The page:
Northern Ireland was the first part of the UK to have a devolved government, under the Government of Ireland Act 1920, until the Parliament of Northern Ireland was suspended in 1972. After a period of direct rule by the UK government and some abortive attempts at reinstating devolved government during the Troubles, the modern Northern Ireland Assembly was established in 1998, and is currently in operation following a number of periods of suspension. The complex history of Northern Ireland has led to differing views as to its status. The term "Province" is used more often by unionist and British commentators to refer to Northern Ireland, but not by nationalists.
Scotland and Wales adopted devolved governments in the 1990s, but have long been described as countries in their own right. Although England lacks a devolved government of its own, it does have its own legal system (English Law) and is almost universally thought of as a country and a nation.
All four constituent countries of the United Kingdom have political parties campaigning for further self-government or independence. In the case of Northern Ireland, both the desire for union with the Republic of Ireland and a small movement for independence from both the Republic and the UK have existed. There is a movement for self-government in Cornwall which has campaigned for Cornwall to be recognised as a constituent country of the UK, rather than its current status as an administrative English county. Likewise, all four countries have political parties which support, or specifically campaign for the continued maintenance of the Union.
The phrase 'component countries' is also occasionally used. The overlapping, but not identical, term Home Nations is also occasionally used by government bodies, but is almost exclusively used in sporting contexts, particularly rugby union; this term more frequently means England, Scotland, Ireland (as a whole), and Wales.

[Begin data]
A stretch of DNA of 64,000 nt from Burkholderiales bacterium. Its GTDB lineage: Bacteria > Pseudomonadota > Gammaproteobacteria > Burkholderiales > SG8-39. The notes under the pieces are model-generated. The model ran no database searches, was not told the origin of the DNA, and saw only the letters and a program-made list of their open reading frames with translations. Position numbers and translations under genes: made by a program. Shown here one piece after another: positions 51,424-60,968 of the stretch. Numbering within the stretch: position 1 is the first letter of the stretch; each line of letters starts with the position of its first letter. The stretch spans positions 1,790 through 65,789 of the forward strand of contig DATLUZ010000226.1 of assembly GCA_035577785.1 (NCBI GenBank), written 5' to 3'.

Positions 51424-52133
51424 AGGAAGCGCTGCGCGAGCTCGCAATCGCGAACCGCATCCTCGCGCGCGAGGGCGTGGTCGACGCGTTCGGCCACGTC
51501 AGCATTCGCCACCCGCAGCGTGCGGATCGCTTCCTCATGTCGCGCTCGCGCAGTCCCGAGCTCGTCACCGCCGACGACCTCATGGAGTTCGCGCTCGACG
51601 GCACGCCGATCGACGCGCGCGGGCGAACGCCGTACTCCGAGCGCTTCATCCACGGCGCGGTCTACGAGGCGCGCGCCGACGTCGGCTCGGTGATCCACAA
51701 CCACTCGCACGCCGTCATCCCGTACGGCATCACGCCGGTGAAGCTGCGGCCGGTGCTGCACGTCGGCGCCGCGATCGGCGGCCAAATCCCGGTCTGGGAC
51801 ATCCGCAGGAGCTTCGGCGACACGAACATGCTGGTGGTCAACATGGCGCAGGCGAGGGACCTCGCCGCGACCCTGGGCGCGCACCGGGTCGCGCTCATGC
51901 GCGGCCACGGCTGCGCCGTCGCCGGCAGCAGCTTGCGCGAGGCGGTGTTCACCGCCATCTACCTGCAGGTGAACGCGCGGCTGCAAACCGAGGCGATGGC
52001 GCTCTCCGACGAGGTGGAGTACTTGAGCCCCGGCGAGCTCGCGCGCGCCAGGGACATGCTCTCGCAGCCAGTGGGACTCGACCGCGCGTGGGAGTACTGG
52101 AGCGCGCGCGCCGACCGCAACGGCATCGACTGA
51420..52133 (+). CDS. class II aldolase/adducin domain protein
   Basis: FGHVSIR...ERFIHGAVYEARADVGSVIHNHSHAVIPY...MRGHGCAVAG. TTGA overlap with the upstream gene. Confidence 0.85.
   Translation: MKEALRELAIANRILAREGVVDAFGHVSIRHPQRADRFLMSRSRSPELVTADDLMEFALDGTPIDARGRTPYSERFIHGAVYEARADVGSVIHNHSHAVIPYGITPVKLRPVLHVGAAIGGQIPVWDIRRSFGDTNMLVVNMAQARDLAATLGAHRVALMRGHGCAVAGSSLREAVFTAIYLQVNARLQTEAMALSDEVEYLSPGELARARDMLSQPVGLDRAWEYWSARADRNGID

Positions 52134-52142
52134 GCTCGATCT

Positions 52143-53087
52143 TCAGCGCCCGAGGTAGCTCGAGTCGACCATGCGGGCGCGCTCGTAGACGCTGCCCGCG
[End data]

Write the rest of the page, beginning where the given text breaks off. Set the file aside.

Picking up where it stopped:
All citizens, from whichever constituent country, are entitled to citizenship of the United Kingdom and citizenship of the European Union. People in Northern Ireland are also entitled to hold Irish citizenship instead of, or in addition to, British citizenship.
Kingdom of the Netherlands
The constituent countries (landen) of the Kingdom of the Netherlands are:
Each of the three constituent parts has its own constitution: the Constitution of the Netherlands (Grondwet van het Koninkrijk der Nederlanden), the Constitution of the Netherlands Antilles (Staatsregeling van de Nederlandse Antillen), and the Constitution of Aruba (Staatsregeling van Aruba). Each of the three constituent parts also has its own administration and parliament. Together, they form a federation under a monarch as a single head of state.
The Kingdom of the Netherlands is a member of the European Union. However the Netherlands Antilles and Aruba are not considered part of the EU, but rather have the status of OCTs (overseas countries and territories; in Dutch LGO's, landen en gebiedsdelen overzee). Since citizenship is handled by the kingdom, and not distinguished for the three constituent countries, citizens from all three constituent countries are also EU citizens, although residents of the Netherlands Antilles and Aruba are not eligible to vote in the elections for the European Parliament.
- ^ Gramatically, constitutent is the adjective in phrase while country is the noun the adjective describes
- ^ Definition
- ^ example
- ^ countries within a country.
- ^ Number 10
- ^ Term used by British and Irish Governments and British media.
- ^ 2001 British Census.
- ^ Office for National Statistics.
- ^ British Embassy in the United States of America.
- ^ House of Commons Hansard Written Answers for 28 Feb 2000 (pt 35)
- ^ "Constituent parts" used by US government.
- ^ "Constituent parts" used by British government.
- Home Nations
- British Isles (terminology)
- British nationality law
- British subject
- Northern Ireland Assembly
- Scottish Parliament
- National Assembly for Wales
- Devolved English Parliament
- Crown dependency
- Political union